Giuseppe Torelli was a Seventeenth Century violinist who is credited with publishing the first solo concertos in Western music. He is also known for the development of the concerto grosso (a concerto employing groups of soloists, as opposed to one soloist) and for composing a large number of works for trumpet and strings. Torelli's development of the form is clearly discernible in his published concertos. His first four sets of works, entitled variously sinfonias, sonatas and concertos, are chamber pieces (meaning one player to a part) and fairly consistent with other contemporary Italian composers. In his Opus 5, a set of six sinfonia and six concerti, Torelli published his first works clearly intended as orchestral. These pieces show some move toward a more concertate style, meaning the pitting of a small group against the full orchestra in alternating passages. In his Opus 6, there are two concerti out of the twelve that contain a number of virtuosic passages in the top violin part, and although not so marked, may have been intended for a soloist. If this were the case, these would have been the first solo concertos recorded in history. Whether or not that is the case, with his Opus 8 concerti (Opus 7 is lost), Torelli clearly indicated six of the works as solo concertos, the first officially published as such in the Western canon. This set of twelve concerti is generally considered one of the great masterpieces of Baroque music. As such, Torelli's influence on the development of the concerto form was quite important, and many of his fine works are still frequently performed.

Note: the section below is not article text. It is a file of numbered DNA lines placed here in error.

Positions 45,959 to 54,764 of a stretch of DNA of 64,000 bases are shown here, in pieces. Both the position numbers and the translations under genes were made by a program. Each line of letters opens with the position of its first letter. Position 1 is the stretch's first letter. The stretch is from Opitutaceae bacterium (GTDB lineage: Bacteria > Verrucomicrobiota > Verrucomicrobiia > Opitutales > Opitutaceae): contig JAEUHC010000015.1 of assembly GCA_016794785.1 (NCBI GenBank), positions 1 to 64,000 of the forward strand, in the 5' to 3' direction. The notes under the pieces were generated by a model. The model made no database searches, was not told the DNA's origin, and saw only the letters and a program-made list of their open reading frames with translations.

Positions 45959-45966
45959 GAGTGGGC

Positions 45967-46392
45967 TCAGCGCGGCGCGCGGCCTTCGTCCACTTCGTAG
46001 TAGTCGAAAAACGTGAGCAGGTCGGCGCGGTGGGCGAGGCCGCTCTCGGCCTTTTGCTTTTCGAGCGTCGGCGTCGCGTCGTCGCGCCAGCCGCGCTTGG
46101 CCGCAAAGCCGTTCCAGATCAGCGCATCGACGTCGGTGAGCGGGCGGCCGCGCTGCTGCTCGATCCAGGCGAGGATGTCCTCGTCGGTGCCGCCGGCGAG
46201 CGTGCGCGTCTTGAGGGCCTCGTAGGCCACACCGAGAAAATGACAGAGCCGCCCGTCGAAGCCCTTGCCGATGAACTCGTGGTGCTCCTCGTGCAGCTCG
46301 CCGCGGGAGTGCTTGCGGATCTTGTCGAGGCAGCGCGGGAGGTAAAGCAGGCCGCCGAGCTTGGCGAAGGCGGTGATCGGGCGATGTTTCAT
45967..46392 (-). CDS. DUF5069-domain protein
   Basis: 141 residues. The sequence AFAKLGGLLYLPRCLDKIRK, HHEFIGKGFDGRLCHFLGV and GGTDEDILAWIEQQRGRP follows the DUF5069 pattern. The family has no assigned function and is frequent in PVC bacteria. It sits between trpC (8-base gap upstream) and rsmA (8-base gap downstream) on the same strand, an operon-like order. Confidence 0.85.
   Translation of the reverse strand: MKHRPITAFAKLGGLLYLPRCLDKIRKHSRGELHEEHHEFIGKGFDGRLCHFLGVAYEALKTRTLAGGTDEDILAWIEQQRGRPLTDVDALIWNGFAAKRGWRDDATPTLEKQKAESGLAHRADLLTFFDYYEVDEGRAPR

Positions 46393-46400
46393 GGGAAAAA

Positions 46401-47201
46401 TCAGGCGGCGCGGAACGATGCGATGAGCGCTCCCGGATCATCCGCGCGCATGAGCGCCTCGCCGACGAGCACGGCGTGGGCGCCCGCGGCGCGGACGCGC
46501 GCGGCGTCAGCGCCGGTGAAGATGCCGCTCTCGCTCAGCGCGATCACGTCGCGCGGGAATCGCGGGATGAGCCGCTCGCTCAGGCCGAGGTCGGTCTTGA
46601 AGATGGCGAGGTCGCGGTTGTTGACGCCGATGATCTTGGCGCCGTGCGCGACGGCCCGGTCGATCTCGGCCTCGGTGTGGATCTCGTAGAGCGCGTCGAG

Torelli spent most of his working life in Bologna, teaching, playing and conducting. For a brief period he lived in Germany, where he was director of the Brandenburg Court Orchestra in Ansbach, from 1698-99, and then in Vienna until 1700. Little detail is known of his life after this, other than he returned by 1702 to Bologna and was in great demand as a violinist, appearing frequently on the pay lists of numerous ensembles and academies. ~ Steven Coburn